We all had a similar experience when we were kids: “Broccoli or spinach?” mom asked.
“Spinach,” I would respond, not knowing that any vegetables aside from the two presented greens were available. Mom’s trick influenced her kids to eat healthy.
Choice of words can influence human thinking and actions, and even shape people’s perceptions of the world.
Taiwanese understand that words matter. Over the past few weeks when “Taiwan” was spoken in place of the oppressive “Chinese Taipei” at the Tokyo Olympics, it symbolized a fundamental geopolitical shift that was heartwarming to freedom-loving people around the world.
There is also a dark side to the art of language, which the Chinese Communist Party (CCP) has mastered from its long historical roots of “political struggle.”
When a certain event “hurts the feelings of 1.3 billion Chinese people,” as we too often hear, it is just something not going the CCP’s way. The CCP uses rhetorical tricks to rubbish truth and confuse justice seekers in the international arena.
The good news is that with greater awareness and the use of precise language, democratic governments and Western media have started to inoculate themselves from the CCP’s fog of words.
However, while governments have a good grasp of the CCP’s playbook, the private sector lags behind, creating risks to corporations and their shareholders. Specifically, there is a “Greater China” problem in businesses. The BioNTech vaccine episode is a good example.
There were many forces at play that handicapped Taiwan’s efforts to secure the BioNTech vaccine, but one cannot deny the possibility that a purchase agreement could have been inked months earlier, if not for the exclusive distribution rights given to Shanghai Fosun by BioNTech in “Greater China.”
This translates to lost business opportunities and delayed profits for BioNTech, caused by the company’s unassuming subscription to “Greater China.” In reality, the phrase is outdated and creates future risks.
Decades ago, there was justification for using the term “Greater China” in corporate playbooks when the CCP opened the country to global trade. International companies needed the language and market access know-how from neighboring Taiwan and Hong Kong to tackle the new market. It was efficient to wrap these markets into one verbal description, one idea, and ultimately one organizational structure.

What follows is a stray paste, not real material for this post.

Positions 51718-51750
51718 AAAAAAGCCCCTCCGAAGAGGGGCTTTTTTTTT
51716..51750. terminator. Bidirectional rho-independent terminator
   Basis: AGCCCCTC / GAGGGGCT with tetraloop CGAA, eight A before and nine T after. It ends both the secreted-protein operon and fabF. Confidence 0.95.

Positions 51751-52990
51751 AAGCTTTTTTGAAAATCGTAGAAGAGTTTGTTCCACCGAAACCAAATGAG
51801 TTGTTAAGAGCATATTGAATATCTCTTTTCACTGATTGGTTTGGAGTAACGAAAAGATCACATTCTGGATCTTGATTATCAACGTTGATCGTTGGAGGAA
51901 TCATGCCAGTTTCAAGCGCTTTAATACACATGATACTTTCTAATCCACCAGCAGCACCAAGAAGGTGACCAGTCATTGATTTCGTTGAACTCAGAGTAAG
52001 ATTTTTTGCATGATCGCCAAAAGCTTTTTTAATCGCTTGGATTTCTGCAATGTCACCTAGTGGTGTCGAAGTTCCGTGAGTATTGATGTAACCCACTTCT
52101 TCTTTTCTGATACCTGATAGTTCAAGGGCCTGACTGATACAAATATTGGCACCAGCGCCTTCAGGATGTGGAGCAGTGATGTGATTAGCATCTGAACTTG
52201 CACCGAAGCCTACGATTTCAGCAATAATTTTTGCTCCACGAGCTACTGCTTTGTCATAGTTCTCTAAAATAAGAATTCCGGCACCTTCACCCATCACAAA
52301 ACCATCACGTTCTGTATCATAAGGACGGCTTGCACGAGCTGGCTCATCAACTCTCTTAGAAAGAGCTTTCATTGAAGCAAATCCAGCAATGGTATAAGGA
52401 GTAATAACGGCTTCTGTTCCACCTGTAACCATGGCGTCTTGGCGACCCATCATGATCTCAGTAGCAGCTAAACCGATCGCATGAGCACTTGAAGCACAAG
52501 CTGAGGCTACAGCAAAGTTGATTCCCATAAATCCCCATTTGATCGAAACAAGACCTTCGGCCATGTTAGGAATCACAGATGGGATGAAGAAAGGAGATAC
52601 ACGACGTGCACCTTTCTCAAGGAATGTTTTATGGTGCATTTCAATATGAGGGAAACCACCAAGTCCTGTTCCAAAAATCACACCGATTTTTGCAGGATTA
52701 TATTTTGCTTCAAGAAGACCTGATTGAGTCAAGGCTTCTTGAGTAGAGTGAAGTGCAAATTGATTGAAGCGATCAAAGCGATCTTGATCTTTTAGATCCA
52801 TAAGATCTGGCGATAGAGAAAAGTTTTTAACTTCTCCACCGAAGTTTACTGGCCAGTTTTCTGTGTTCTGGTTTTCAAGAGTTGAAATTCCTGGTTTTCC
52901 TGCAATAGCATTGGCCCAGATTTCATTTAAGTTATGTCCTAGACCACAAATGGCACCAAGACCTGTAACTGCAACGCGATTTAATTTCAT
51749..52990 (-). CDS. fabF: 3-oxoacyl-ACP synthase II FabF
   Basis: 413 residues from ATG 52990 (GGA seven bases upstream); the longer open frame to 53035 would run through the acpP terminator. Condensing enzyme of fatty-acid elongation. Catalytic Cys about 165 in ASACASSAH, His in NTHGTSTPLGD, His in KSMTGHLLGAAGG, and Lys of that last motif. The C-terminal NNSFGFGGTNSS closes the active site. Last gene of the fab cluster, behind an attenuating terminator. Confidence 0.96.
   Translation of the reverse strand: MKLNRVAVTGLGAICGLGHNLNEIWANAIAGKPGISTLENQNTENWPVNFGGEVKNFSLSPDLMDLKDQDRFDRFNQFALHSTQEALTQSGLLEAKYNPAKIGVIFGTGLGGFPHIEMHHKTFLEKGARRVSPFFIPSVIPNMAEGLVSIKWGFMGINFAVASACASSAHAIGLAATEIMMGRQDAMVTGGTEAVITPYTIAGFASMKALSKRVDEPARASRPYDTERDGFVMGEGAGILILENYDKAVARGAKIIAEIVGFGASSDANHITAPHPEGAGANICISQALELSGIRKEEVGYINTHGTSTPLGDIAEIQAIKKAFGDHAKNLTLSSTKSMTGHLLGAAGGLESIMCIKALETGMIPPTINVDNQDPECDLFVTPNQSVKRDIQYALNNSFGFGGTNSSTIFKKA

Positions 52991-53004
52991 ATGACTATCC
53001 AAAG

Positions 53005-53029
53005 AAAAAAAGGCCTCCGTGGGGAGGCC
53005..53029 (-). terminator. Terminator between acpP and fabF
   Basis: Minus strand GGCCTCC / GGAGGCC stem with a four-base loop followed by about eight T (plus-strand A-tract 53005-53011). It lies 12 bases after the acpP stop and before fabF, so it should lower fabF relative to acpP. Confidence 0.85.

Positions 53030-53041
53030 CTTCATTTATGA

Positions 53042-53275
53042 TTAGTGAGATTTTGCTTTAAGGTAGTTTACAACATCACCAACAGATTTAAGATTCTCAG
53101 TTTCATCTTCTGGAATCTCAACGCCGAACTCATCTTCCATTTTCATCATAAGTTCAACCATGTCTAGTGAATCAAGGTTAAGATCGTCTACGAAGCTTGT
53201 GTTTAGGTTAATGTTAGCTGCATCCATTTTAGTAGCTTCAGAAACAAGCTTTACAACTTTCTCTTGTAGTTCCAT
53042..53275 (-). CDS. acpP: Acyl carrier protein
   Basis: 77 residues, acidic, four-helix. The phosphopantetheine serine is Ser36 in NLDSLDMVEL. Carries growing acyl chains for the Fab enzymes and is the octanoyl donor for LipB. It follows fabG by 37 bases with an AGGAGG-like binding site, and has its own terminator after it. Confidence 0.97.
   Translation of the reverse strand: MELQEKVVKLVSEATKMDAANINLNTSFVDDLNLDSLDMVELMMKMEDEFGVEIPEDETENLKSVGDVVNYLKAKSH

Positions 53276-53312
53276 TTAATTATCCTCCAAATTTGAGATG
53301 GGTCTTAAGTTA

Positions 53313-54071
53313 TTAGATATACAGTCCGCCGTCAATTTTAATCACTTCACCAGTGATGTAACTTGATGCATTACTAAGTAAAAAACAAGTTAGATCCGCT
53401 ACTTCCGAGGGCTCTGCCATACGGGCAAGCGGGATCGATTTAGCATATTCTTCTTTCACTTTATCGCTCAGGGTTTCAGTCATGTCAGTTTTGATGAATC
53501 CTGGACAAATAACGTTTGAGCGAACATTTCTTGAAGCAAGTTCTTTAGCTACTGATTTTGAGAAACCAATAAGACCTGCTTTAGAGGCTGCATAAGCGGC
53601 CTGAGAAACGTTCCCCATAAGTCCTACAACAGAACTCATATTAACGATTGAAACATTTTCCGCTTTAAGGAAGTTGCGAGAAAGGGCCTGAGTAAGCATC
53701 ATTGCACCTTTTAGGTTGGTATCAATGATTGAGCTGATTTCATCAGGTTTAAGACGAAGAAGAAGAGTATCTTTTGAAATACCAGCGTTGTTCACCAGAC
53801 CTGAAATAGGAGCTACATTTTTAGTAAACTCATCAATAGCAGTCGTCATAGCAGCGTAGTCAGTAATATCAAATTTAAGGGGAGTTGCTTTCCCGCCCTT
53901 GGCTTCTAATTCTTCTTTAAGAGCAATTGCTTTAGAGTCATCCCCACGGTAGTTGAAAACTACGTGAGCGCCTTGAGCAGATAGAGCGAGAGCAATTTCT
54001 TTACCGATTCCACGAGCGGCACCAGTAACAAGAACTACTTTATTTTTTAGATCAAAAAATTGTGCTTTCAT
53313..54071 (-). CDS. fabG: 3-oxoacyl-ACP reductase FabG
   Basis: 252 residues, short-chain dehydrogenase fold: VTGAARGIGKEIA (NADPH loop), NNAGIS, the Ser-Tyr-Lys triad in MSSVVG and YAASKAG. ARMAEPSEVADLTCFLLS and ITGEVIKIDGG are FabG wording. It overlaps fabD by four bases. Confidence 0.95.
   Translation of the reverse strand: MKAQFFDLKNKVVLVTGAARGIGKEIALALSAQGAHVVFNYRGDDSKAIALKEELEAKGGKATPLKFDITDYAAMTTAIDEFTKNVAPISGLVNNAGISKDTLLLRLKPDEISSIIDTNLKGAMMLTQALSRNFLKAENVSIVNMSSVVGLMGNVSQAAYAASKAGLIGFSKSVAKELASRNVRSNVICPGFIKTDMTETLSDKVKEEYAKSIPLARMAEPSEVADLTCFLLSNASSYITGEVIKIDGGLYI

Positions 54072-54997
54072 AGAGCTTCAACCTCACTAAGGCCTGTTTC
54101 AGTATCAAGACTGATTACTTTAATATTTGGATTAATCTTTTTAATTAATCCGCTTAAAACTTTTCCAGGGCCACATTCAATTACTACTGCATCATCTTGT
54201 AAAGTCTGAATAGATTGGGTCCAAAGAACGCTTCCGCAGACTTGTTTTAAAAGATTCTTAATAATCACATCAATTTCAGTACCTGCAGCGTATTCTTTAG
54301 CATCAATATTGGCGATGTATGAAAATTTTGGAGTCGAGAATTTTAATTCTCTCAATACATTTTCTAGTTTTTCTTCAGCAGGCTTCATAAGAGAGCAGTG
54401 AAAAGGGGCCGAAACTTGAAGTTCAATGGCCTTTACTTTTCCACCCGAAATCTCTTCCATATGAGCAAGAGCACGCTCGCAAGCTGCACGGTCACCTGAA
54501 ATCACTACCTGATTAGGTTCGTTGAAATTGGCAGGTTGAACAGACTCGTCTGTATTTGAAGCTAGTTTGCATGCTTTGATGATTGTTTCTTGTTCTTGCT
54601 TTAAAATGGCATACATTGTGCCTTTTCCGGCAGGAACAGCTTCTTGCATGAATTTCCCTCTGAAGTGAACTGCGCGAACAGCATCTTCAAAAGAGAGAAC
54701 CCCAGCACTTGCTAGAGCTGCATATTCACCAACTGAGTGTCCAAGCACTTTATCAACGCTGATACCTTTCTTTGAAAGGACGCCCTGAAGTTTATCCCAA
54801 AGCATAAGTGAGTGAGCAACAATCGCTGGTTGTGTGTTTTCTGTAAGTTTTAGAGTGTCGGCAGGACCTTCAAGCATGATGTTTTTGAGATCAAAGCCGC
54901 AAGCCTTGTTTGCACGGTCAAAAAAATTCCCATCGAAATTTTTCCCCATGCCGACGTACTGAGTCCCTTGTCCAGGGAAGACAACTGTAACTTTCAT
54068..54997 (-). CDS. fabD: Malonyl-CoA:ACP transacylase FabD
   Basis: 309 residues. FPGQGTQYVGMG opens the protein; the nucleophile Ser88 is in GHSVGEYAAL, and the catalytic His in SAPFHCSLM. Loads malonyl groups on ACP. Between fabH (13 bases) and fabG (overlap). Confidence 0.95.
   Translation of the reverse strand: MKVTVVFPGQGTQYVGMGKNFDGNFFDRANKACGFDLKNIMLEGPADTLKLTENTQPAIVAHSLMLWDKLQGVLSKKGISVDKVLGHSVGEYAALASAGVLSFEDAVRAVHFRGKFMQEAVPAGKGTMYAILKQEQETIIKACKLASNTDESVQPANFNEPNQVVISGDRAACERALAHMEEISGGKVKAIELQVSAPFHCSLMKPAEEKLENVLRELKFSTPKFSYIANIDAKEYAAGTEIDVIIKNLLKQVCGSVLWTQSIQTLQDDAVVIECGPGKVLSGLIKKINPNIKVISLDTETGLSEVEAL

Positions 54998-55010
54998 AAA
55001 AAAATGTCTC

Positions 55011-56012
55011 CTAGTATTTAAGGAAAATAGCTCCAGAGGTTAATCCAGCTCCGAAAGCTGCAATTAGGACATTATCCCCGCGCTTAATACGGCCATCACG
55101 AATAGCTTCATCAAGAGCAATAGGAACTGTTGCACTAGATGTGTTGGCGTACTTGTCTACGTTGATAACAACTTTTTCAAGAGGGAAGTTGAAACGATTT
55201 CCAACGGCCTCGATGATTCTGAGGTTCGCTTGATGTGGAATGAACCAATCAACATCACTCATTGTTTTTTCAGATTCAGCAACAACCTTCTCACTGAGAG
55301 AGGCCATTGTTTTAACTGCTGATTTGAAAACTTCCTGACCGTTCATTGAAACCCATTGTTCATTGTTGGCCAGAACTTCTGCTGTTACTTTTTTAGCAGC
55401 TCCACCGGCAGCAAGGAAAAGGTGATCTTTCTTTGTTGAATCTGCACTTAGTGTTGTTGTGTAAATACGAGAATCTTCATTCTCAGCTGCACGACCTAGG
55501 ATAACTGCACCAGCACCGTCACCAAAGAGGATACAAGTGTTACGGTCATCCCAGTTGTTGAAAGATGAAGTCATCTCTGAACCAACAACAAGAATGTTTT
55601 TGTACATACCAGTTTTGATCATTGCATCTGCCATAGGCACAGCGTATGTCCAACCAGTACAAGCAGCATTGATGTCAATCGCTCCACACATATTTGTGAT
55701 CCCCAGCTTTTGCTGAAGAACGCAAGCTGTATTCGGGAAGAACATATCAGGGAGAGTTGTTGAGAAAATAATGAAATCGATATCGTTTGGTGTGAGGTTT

However, the low hanging fruit of revenue in China has been picked as the market matures. The defunct “Greater China” framework no longer provides competitive advantage to companies operating in Asia and could even become a liability right under the nose of corporate executives.
The “Greater China” framework has failed to guide companies such as Kodak, the NBA and so on, in the increasingly nationalistic authoritarian China, which includes Hong Kong. These companies were caught wrong-footed, lost revenue and had to put away their moral compass to impose self-censorship. Other companies more in tune with global affairs got a head start by relocating staff and resources to Taiwan to mitigate risks.
To excel in Asia, businesses need to avoid describing markets, formulating strategies, or worse — structuring businesses — around “Greater China” terms. If not for moral reasons, at least for the profit-seeking fiduciary duty to shareholders.
After all, “Greater China” is an oxymoron that no longer serves sound business rationales. It is great for the CCP’s political agenda, but for shareholders of a company, it means mistakenly treating two markets that have fundamentally different ethical guidelines and rules of law as one and the same.
Or should we say “the lack of rules of law” in the case of authoritarian China, which left Wall Street with a bitter taste in the past few weeks, as hundreds of billions of US dollars were wiped off listed Chinese stocks due to unpredictable CCP policies toward the tech sector.
Not only is the term “Greater China” an impediment to companies’ shareholders, it is also an obstacle to Taiwan’s public health policies, and thus Taiwanese’s well-being. The BioNTech incident is not the lone example. Zai Lab was one of the most successful US-listed Chinese companies, which built its fortune by providing “Greater China” access to international drug companies. After securing exclusive rights in “Greater China,” Zai Lab launched cutting edge treatments in mainland China and Hong Kong, but put Taiwan in the back seat with minimal commercial progress.
If pharmaceutical companies had not fallen for the “Greater China” trap, but instead tackled democratic Taiwan directly as a separate market from authoritarian China, additional profits could have been generated, and healthcare in Taiwan could have received a boost.
There is much the Taiwanese government can do. More than 200 listed companies in the US alone have used the term “Greater China” in earnings calls this year. The list includes blue-chip names such as Microsoft and Nike that our government retirement funds likely have exposure to.
Perhaps in the next earnings call, for national security reasons and as concerned shareholders looking after their investments, Taiwanese portfolio managers should suggest that these companies focus their strategies in “Asia ex-China” or “Indo-Pacific” markets.
Give them a choice between the two, but do not mention “Greater China.” It is good for the health of these companies and for Taiwan.
James Lee is a former hedge fund chief investment officer.
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